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Hi I'm Grant

I helped to establish the Moroni High School in Kiribati. I use amateur radio to communicate in emergencies, and I'm a Mormon.

About Me

I was raised in a farming family, and learned to really enjoy physical work. I thought I'd always want to live on a farm, but there were forces in my life that began very early to broaden my interests beyond what was common for the farmers that I knew as a boy. I got interested in science, and I succeeded well in mathematics. Electricity, particularly, fascinated me. By the time I was in high I was licensed to operate an amateur radio, and I was convinced that I would not be happy as a farmer. I knew I wanted to go to college. I started in a science curriculumn at the university, and during my second year I tagged along to a seminar for potential teachers. At the end, they had someone interview each of the attendees, and when I described myself, the interviewer made a very dispariging remark about my potential to be a teacher. "Such a scientist isn't human enough to be a teacher." That statement really caused me to think. I recognized that I had real problems dealing with people, and I recognized that it was my problem not theirs. That's when the general curriculumn at the university began to become very important to me. I wanted to human. I became a professional teacher, and I taught school until I lost the ability to hear the students. When hearing aids weren't enough for me to continue in the classroom, I got work developing technical training materials, especially training for delivery on computers. I've used computers in training since the first IBM PC.

Why I am a Mormon

My parents taught me the Gospel of Jesus Christ as it was restored through Joseph Smith. My Dad sometimes changed his clothes seven times on Sundays so he could take care of the farm work and also serve in the Church. My mom and I read the Book of Mormon together when I was about ten. That was a long time ago, and I have gained more understanding both by study and by living the Gospel throughout all of those intervening years. It has been in those times when I have been most active in serving others that I have increased the most in my faith. I believe that an academic conversion to the Church is only a partial conversion. About forty years ago I started to do daily scripture study, and I continue to study the scriptures (or occasionally a scholarly book on a religious topic) every day, but it is the Spirit of God that comes to me when I serve that has really made me a convert.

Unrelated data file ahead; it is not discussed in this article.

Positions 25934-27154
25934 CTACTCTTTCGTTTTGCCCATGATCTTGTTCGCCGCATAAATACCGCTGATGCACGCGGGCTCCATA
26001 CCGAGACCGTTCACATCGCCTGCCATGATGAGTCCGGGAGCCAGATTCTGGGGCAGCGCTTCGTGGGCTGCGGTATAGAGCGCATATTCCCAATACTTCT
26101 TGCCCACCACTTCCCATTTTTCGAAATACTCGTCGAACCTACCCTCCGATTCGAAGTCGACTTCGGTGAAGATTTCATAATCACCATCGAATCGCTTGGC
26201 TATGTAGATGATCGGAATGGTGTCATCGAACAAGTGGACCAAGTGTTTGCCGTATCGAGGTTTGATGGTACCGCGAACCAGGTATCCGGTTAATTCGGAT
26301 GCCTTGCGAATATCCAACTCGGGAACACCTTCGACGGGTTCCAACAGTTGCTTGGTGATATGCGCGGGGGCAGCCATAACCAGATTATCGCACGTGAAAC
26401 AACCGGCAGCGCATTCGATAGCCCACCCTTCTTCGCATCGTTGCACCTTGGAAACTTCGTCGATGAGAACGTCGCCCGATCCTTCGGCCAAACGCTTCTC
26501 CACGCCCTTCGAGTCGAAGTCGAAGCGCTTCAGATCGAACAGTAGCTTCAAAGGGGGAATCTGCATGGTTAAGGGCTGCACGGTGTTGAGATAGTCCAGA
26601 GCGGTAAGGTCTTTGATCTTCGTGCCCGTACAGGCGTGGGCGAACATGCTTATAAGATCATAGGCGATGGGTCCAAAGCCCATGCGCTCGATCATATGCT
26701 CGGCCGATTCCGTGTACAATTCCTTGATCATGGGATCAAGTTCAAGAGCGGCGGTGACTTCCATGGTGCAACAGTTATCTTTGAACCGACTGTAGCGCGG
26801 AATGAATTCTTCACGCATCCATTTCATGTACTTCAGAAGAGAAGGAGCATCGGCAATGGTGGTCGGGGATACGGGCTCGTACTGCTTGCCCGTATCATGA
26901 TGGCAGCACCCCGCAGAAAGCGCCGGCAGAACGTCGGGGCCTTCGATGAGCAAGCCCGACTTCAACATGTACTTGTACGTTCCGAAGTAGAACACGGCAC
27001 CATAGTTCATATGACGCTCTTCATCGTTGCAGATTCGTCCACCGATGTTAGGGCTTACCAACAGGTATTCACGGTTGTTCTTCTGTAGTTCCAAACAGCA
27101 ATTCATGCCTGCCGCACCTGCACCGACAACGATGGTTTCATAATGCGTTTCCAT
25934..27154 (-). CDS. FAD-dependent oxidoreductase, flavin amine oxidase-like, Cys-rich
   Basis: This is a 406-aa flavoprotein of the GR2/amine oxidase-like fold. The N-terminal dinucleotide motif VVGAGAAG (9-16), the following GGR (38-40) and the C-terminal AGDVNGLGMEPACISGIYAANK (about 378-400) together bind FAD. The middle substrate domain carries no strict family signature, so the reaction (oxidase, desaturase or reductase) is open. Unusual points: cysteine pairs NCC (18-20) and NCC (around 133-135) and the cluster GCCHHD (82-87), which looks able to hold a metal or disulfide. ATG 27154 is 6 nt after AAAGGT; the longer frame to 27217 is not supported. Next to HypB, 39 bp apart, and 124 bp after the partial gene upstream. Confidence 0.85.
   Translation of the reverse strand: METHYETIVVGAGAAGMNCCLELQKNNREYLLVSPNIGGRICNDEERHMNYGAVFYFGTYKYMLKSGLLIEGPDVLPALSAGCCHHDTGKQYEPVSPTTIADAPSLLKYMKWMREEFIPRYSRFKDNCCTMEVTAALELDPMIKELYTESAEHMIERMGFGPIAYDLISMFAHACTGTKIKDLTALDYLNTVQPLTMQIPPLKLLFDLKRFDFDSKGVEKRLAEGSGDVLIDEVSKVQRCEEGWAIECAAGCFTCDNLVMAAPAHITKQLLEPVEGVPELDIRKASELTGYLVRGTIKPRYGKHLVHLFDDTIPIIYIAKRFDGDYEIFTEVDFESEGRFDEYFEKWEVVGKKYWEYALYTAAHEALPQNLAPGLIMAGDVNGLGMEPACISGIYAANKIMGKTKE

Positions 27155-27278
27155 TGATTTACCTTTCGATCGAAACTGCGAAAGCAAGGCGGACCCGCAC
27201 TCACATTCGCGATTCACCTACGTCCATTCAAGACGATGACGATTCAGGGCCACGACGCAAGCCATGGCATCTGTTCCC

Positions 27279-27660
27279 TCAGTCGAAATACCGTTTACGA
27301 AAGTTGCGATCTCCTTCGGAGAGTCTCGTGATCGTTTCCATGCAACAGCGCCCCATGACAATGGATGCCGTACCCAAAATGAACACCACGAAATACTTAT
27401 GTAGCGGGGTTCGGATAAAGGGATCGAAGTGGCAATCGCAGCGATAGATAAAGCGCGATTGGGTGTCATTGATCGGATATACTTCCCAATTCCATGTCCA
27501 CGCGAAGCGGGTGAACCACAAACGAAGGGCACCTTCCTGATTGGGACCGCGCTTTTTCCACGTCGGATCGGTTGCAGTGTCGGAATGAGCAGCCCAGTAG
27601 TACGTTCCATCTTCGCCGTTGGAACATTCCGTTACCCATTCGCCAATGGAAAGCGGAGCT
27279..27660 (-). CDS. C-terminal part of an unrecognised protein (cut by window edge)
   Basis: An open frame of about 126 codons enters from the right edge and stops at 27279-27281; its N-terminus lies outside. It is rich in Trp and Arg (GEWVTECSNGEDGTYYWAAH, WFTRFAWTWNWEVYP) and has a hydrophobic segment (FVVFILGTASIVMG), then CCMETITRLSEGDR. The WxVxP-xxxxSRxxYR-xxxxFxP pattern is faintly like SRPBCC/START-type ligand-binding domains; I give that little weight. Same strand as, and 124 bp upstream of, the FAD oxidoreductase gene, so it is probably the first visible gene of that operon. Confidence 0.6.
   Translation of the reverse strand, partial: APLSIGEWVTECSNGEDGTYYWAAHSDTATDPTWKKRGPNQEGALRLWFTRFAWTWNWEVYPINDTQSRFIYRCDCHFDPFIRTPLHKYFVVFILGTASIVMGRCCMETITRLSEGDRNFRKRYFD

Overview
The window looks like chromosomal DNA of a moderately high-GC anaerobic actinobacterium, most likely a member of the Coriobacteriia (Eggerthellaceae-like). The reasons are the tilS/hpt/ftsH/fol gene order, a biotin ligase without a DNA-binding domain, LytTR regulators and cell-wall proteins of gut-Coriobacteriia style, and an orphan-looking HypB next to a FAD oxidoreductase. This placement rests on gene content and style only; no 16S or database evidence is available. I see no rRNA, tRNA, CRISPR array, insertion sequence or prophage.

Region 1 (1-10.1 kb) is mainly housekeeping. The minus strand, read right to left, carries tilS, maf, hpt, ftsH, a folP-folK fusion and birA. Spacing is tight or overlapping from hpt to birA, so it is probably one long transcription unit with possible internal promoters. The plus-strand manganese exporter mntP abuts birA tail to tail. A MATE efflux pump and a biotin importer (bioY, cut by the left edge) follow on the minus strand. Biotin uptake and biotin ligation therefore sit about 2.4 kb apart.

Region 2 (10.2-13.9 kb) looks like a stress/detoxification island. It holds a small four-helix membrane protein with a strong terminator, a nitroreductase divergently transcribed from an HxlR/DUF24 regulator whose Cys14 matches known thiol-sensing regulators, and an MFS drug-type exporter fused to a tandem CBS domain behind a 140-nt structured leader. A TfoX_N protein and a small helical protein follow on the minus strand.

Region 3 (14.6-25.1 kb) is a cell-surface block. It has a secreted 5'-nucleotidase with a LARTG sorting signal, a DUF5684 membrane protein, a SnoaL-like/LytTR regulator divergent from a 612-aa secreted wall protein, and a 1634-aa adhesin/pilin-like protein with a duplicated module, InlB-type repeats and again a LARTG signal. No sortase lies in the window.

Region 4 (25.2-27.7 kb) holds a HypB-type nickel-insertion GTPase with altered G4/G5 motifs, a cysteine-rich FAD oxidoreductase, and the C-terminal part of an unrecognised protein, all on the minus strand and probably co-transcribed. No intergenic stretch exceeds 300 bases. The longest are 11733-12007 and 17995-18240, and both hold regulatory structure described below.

How I live my faith

After graduating from the University and doing some graduate studies, I started teaching in a school on a Pacific Island where the local government provided for the education of less than ten percent of the student age population. While in this position, one of the general authorities invited me and my family - a wife and six children at the time - to accept a mission call to teach in a private school in Kiribati. It was then known as the "Gilbert Islands." We already knew a lot of students from Kiribati as there were some of them attending the school where I was teaching. The children of Kiribati were even worse off than those where we were teaching, and we wanted to help. So we became missionaries for the Church on a tiny atoll near the equator. Eventually we received the assignment from the Church to establish a Church School there, and we named it Moroni Community School. When the requirements were met, it was upgraded to Moroni High School. Later both I and my wife were able to teach seminary for a few years. I was able to serve as the president of a Branch for married students. And we have also served together on two additional missions - one working in Germany trying to help with FamilySearch work among a people who find it very difficult to read the old German records. We provided training in reading the older script forms, much of it through computer-delivered training. Now we are serving in Kansas helping new members, less-active members, and even a few investigators to learn of Jesus Christ's role in their lives, and how they can change their lives to participate more fully in His Eternal purposes. In our advanced age we are not as capable as we'd like to be - we are now both hearing impaired. But the Lord keeps finding things we can do that make a difference, so we are happy to be able to continue with it.